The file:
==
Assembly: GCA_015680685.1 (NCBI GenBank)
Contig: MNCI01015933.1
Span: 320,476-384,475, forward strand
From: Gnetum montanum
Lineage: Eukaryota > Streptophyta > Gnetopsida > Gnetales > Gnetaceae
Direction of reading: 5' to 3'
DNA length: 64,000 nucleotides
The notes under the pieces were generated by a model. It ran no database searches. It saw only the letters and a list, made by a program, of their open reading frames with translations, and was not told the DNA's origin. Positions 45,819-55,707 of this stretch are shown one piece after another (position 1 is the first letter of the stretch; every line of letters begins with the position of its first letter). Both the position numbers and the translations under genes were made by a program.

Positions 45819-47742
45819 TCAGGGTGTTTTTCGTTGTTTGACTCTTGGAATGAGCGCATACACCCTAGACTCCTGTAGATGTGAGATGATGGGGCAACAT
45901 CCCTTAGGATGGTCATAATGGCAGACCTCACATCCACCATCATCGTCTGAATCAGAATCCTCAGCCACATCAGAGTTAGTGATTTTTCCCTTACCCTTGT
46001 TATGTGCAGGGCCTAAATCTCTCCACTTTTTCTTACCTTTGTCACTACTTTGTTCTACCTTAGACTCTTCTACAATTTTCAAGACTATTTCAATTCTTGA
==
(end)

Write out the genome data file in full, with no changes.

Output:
Assembly: GCA_015680685.1 (NCBI GenBank)
Contig: MNCI01015933.1
Span: 320,476-384,475, forward strand
From: Gnetum montanum
Lineage: Eukaryota > Streptophyta > Gnetopsida > Gnetales > Gnetaceae
Direction of reading: 5' to 3'
DNA length: 64,000 nucleotides
The notes under the pieces were generated by a model. It ran no database searches. It saw only the letters and a list, made by a program, of their open reading frames with translations, and was not told the DNA's origin. Positions 45,819-55,707 of this stretch are shown one piece after another (position 1 is the first letter of the stretch; every line of letters begins with the position of its first letter). Both the position numbers and the translations under genes were made by a program.

Positions 45819-47742
45819 TCAGGGTGTTTTTCGTTGTTTGACTCTTGGAATGAGCGCATACACCCTAGACTCCTGTAGATGTGAGATGATGGGGCAACAT
45901 CCCTTAGGATGGTCATAATGGCAGACCTCACATCCACCATCATCGTCTGAATCAGAATCCTCAGCCACATCAGAGTTAGTGATTTTTCCCTTACCCTTGT
46001 TATGTGCAGGGCCTAAATCTCTCCACTTTTTCTTACCTTTGTCACTACTTTGTTCTACCTTAGACTCTTCTACAATTTTCAAGACTATTTCAATTCTTGA